If there is one thing Cathy Ickringill would like everyone in Powell River to know, it’s that they can eat fresh vegetables and greens through the fall and winter with just a little bit of effort.
“You can garden all year-round in this area,” said Ickringill, who is the nursery manager at Mother Nature. “Last year, we harvested the first fall cauliflower from the test garden here on November 19. I picked a red cabbage that I’d overwintered in my unheated greenhouse in April, and it was delicious.”
Anyone planning on putting in a fall and winter garden needs to start now, according to Ickringill. Brassicas such as broccoli, brussels sprouts, cauliflower, cabbage and kale are excellent fall and winter crops, as well as leafy greens like lettuce and beets.
Certain vegetables, such as purple flowering broccoli and Walla Walla onions, overwinter and are harvested in the spring.
If gardeners want to put in a fall and winter garden, Ickringill recommends first determining the area of their garden that will get the most winter sun.
“Fall and winter vegetables still need four to eight hours of sunlight, so you’ll want to plant them in the sunniest area of your yard,” she said.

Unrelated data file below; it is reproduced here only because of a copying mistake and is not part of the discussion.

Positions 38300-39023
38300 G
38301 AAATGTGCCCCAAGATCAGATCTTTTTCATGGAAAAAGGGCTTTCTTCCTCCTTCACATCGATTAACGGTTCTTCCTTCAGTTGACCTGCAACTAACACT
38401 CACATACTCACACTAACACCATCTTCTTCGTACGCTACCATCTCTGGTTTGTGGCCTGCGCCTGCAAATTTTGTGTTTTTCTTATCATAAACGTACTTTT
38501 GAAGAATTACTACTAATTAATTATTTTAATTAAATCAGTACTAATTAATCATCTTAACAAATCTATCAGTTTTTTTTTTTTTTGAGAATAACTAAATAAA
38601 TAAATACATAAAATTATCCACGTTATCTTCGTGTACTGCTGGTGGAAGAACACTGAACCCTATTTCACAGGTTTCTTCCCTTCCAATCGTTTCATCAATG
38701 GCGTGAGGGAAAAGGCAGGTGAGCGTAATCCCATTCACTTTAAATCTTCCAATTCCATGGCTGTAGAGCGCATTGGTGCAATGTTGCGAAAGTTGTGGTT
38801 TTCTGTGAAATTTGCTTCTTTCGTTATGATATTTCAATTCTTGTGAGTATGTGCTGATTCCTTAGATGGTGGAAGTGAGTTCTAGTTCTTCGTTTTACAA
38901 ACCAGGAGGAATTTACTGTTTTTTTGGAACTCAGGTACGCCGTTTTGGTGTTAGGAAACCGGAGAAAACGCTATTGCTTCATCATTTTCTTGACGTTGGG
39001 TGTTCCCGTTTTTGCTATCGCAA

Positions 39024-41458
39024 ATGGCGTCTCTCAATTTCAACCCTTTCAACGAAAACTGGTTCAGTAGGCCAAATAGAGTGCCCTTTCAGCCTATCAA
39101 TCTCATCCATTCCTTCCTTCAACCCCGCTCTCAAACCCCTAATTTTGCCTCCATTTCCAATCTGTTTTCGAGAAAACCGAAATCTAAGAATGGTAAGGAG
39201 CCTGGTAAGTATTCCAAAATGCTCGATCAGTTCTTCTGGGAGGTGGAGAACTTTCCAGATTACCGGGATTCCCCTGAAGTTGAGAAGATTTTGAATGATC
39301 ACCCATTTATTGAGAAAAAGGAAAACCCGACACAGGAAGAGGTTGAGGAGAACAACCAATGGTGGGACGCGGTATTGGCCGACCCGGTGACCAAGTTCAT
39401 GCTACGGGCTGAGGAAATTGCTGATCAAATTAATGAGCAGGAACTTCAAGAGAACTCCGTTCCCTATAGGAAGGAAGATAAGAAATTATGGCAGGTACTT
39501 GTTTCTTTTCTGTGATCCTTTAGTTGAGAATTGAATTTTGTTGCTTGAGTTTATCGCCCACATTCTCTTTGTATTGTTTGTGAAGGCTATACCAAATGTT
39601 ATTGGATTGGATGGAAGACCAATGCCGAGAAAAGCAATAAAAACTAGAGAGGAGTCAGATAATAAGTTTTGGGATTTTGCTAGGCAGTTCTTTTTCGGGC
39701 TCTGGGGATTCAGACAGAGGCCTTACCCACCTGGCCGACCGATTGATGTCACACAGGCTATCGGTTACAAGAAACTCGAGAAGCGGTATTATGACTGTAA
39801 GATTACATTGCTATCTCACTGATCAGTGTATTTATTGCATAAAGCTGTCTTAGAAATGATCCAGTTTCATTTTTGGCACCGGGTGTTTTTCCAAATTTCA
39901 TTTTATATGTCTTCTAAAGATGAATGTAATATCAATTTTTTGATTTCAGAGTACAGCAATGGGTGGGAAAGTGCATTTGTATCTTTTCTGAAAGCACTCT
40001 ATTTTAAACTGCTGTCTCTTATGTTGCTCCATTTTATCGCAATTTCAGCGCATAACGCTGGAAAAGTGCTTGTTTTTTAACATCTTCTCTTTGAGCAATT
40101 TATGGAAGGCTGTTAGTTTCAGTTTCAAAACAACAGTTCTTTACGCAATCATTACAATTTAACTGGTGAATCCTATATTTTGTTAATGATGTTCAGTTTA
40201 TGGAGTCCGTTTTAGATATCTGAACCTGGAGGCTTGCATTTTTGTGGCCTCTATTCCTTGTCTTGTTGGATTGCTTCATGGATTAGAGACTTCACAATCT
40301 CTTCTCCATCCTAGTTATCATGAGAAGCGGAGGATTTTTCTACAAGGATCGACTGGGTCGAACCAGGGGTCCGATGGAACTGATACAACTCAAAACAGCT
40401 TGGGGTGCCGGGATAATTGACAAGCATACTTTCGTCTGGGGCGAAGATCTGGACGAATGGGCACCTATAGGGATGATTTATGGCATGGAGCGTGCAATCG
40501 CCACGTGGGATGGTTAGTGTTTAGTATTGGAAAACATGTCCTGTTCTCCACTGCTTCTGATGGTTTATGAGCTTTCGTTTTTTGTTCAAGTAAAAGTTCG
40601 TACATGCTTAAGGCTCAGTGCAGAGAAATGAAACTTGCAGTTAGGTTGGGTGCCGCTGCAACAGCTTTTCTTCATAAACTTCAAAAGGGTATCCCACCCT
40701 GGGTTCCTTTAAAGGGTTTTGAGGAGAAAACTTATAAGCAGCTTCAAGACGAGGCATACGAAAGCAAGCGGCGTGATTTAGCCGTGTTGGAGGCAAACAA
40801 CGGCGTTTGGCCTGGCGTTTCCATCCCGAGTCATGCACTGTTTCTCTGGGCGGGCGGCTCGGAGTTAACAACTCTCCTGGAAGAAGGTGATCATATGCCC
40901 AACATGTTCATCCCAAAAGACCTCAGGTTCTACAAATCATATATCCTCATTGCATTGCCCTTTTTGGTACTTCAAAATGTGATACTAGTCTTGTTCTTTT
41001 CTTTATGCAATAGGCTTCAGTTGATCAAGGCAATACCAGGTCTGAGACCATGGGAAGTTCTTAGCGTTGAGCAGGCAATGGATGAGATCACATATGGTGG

Ickringill also recommends raised beds with simple frames made from bent electrical conduit pipe. The pipe provides a structure for any material used to protect crops from pests, extreme temperatures, or too much rain.
“Gardening in the fall and winter is less work than summer gardening,” said Ickringill. “If you’re busy travelling in the summer, garden in the fall and winter instead.”
Springtime Garden Centre manager Gina Derkatch agreed.
“Fall and winter gardening is simpler because of all the things you don’t have to really worry about,” she said. “The rain means we don’t have to water often, most of the pests die off, and if you have mulch or straw around your plants, that takes care of weeds.”
Derkatch has harvested her summer crops and is getting her garden ready for fall and winter planting.
“I mix a nutrient-rich soil into my garden and make mounded rows. This helps with drainage and with keeping the roots warm.”
Planning and organization are big parts of having a successful all-year garden, said Derkatch.
“If you are just starting out and don’t know where your best drainage is or where you’ll get the most winter sun, plant some containers and spend the winter observing and learning,” she added. “The library has a great gardening section, and the Powell River Garden Club is a great resource.”
Container gardening also opens up the world of fall and winter gardening to people in apartments.
“One kale plant in a two-gallon pot will give you lots of practice and keep you focused as you learn more about gardening and how plants grow,” said Derkatch.
Anyone interested in learning more about gardening year-round can visit Mother Nature at 7050 Duncan Street or Springtime Garden Centre at 5300 Yukon Avenue and speak with staff members.